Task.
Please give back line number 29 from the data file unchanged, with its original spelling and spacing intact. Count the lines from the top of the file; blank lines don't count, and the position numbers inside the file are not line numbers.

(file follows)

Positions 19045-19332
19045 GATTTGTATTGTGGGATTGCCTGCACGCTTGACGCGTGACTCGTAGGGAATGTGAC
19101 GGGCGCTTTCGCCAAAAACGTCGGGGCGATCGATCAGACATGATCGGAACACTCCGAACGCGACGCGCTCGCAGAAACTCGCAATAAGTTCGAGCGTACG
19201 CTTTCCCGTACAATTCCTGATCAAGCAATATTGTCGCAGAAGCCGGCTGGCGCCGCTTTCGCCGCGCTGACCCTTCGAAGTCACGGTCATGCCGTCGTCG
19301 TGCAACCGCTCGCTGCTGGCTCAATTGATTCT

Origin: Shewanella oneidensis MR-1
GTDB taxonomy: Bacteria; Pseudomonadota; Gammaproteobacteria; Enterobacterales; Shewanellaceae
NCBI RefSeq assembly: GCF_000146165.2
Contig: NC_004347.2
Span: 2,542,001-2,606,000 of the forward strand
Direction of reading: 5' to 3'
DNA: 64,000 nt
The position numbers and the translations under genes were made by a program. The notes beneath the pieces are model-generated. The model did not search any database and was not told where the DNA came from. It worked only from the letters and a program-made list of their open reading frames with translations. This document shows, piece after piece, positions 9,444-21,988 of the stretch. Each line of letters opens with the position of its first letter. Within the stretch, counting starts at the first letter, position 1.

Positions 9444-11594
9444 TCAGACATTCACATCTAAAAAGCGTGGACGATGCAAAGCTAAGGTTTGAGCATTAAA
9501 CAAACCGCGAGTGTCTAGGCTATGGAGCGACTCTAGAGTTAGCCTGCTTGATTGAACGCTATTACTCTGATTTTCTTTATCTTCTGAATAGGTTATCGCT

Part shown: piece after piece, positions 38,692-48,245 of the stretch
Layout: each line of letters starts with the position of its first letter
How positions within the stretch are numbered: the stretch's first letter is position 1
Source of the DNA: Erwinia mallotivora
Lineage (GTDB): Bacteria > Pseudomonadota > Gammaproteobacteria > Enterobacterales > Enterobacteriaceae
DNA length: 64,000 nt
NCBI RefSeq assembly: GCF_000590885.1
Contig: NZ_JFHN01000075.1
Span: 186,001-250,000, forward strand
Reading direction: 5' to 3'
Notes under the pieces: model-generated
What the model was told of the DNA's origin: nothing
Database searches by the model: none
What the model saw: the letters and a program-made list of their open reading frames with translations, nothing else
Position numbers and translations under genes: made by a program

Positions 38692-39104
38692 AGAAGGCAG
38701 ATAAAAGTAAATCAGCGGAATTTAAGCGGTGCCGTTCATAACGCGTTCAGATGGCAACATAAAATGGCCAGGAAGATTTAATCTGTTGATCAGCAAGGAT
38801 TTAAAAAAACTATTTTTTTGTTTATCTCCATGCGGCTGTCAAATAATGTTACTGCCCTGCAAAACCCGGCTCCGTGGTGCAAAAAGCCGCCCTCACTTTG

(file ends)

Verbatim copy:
Database searches by the model: none